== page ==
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Tag Archives | spirituality

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Turning Yom Kippur into Action

Dear friends — If you’re like me, you probably spent some of your Yom Kippur last week thinking about how to better live up to your ideals — how to be kinder, more just, more in touch with the sacred. Well, here’s an advertisement for how to put that resolution into practice. Having spent twenty-five years exploring spirituality, therapy, meditation, medication, self-help, human potential, sacred sexuality, entheogens, and a dozen or so paths to the holy, I think that meditation retreat has been the single most effective tool in the never-finished project of becoming more alive, more awake, and more invested in pursuing justice. I’m sure this isn’t true for everyone, but it has definitely been true for me and for many of the “spiritual friends” and teachers who have inspired me along the way. In my experience, no awesome spiritual state, no study, and no political action can transform the mind and heart the way that meditation does — and no amount of daily meditation can do the work of a multi-day meditation retreat. That’s true whether you’re suffering and looking for healing, or comfortable and interested in doing more with your one, precious life. Contemplative neuroscience has now […]

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Cosmic Consciousness, Man, and the Worm: Ecology and Spirituality in Jewish Tradition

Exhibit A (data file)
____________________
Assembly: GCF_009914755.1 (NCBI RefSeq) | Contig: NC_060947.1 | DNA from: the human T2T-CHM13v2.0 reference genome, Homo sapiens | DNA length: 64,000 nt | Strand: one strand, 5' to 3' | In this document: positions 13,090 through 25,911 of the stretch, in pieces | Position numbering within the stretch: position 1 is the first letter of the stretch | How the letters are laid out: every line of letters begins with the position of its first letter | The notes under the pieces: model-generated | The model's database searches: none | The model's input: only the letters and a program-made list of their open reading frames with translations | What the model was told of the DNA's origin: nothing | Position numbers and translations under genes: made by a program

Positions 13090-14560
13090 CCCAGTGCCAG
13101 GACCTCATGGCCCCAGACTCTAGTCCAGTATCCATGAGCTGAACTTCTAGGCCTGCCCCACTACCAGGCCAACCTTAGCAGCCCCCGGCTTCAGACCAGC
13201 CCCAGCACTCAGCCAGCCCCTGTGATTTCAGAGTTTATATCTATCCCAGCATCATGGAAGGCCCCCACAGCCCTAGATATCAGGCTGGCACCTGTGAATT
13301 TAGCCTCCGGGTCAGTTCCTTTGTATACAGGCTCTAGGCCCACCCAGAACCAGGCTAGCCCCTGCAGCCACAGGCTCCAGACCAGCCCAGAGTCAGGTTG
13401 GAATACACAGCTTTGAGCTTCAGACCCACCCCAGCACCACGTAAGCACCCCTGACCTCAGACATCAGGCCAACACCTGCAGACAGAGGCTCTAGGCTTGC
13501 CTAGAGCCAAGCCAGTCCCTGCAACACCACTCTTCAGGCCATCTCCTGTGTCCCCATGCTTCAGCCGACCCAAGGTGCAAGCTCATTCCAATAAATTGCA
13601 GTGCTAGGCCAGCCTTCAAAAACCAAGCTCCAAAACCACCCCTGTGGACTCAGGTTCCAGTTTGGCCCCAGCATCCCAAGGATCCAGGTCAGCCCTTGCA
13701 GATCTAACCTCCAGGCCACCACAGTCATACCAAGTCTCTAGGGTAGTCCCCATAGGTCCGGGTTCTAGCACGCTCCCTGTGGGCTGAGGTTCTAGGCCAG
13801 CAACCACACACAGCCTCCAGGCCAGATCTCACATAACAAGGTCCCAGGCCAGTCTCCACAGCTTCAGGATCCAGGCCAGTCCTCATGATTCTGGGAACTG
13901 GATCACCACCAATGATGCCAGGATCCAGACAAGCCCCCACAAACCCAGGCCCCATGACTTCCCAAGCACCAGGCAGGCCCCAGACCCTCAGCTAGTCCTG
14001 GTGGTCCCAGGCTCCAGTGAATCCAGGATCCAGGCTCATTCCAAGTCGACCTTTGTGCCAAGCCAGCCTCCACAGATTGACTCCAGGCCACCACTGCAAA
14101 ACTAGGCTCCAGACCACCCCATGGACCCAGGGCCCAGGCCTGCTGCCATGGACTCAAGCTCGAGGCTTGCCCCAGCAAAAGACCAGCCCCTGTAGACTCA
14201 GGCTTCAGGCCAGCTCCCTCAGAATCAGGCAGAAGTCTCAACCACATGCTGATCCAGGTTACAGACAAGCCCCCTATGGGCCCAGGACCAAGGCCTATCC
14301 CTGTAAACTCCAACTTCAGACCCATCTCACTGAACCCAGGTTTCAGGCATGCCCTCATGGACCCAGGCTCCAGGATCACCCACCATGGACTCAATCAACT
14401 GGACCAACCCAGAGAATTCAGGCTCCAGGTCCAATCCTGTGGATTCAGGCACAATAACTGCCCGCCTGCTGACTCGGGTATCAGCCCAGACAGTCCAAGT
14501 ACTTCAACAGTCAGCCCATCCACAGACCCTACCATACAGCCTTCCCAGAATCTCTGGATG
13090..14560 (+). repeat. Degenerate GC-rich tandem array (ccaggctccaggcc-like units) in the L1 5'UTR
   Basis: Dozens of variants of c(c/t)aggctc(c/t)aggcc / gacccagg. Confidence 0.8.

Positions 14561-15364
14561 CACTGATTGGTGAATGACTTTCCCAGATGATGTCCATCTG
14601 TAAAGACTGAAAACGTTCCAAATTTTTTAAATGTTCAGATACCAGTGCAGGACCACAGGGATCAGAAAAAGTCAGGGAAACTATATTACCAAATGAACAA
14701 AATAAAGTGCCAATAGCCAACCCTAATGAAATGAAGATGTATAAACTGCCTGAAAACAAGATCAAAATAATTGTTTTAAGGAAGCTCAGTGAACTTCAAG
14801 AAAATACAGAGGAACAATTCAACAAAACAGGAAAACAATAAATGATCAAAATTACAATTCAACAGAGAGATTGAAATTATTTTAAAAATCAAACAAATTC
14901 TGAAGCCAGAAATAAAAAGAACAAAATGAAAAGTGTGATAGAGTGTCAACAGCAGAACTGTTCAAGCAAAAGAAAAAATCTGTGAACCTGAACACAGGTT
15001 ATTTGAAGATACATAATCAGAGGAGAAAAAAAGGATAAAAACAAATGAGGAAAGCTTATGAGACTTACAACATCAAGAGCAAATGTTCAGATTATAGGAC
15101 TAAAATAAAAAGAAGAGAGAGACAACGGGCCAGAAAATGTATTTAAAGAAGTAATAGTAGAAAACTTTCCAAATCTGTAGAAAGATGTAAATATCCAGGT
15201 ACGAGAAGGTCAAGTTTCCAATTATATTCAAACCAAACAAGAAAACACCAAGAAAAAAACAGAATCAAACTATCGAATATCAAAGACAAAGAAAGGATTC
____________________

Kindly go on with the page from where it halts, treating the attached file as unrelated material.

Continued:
By: Rabbi David Sears Ecology is a highly practical branch of science. Nothing could be more “down to earth” than preservation of the planet. Yet there is a facet of ecological awareness that is often overlooked. This is its spiritual dimension. When we act as self-absorbed individuals, with little regard for anyone or anything that exists outside ourselves, we immediately fall into moral and spiritual error. As the Yiddish saying goes, “A blind horse heads straight for the pit!” Thus, countless laws in the Torah adjure us to open our eyes, and act responsibly and compassionately toward the world around us. Among other ecological mandates, it promulgates the laws of bal tashchis (neither to destroy wantonly, nor waste resources unnecessarily); the prohibitions of cutting down fruit trees, or trees surrounding an enemy city in wartime; the laws of covering excrement, and removing debris from public places, etc. In doing so, the Torah indicates that although we may feel at odds with nature, having to struggle to survive, in truth the world comprises a potentially harmonious whole in which each element is precious. Rav Avraham Yitzhak Kook (1865-1935), Chief Ashkenazic Rabbi of pre-state Israel and a leading 20th century thinker, expresses […]

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